Inspired by geometry, architecture, natural forms and foreign travel, she creates deeply carved forms in unglazed ceramic, bronze, stone, wood and cast glass.
Cassell was born in Kashmir, grew up in the north west of England and her sculpture reflects her dual international and local heritage. Early ceramic works such as Mancunian Roofscapes, first shown at Manchester Art Gallery in 2005, were influenced both by the architecture of the north west and the repeated geometric patterns of Islamic design. In recent years, Cassell has travelled throughout Britain and in Italy, Japan and Pakistan to explore new materials, techniques and approaches. These experiences have enriched her work and taken it in previously unforeseen directions: the regular repetition of carved geometry and immaculate symmetry giving way to sensuous organic curves and asymmetry. Travel renewed her appetite for experimentation – in Japan she threw pots whilst stood on a step ladder and in Italy she worked in marble for the first time.
Cassell is gifted with an exceptional ability to visualise complex patterns and mentally project them on to 3-D objects. Her work is diverse in inspiration and form, but her personal style is instantly recognisable due to her bold, energetic designs, crisp carving and intuitive understanding of how to integrate pattern, form, material and scale.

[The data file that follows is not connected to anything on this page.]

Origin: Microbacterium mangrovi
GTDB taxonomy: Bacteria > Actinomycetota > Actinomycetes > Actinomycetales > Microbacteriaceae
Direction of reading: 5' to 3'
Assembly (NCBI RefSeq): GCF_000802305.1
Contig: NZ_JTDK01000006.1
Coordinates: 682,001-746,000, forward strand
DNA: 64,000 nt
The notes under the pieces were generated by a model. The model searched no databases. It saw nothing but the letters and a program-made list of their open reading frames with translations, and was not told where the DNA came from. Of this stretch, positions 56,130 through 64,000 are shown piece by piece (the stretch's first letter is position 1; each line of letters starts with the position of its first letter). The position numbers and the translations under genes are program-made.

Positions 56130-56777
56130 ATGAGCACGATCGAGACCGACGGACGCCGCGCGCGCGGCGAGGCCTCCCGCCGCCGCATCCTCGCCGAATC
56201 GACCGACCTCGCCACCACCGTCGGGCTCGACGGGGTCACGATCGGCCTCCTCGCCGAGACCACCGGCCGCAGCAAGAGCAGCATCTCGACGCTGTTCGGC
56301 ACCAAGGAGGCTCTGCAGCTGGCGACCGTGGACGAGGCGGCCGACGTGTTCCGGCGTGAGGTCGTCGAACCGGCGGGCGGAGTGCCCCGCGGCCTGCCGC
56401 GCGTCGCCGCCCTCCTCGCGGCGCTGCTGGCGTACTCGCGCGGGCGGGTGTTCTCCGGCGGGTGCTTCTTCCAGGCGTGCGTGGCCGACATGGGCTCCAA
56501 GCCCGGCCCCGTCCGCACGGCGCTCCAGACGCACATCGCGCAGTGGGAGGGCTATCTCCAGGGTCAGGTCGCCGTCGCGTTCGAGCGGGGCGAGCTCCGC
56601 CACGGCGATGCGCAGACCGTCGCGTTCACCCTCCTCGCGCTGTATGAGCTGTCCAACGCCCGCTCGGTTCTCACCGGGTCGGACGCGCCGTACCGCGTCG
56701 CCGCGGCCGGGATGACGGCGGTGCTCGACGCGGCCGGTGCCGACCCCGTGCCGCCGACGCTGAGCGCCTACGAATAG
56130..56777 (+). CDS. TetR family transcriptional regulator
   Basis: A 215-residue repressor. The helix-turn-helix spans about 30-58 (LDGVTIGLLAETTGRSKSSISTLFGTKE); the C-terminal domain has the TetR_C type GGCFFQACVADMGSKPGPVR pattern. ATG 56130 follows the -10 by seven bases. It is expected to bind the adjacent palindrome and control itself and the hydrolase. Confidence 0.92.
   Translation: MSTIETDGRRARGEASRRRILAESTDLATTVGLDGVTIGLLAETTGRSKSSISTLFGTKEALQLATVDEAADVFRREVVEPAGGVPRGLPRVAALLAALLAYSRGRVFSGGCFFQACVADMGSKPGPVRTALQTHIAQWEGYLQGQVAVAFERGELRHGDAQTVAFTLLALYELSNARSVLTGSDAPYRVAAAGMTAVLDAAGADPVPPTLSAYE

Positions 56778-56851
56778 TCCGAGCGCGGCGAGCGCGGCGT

This extensive show, her largest to date, in the city where she first dreamt of becoming an artist, is an opportunity to see the full range of her work including the debut of her latest piece, Virtues of Unity, an assemblage of ceramic sculptures which when complete will represent every nation on earth.
Cassell exhibits in the UK and internationally and her work is represented extensively in leading private and public collections including the Victoria and Albert Museum, Birmingham Museum and Art Gallery and the Walker Art Gallery, Liverpool. Her public art commissions can be seen in Blackburn, the Forest of Bowland, the Ribble Valley, Leicester, Nottingham and Liverpool.
Photography ©Jonathan Keenan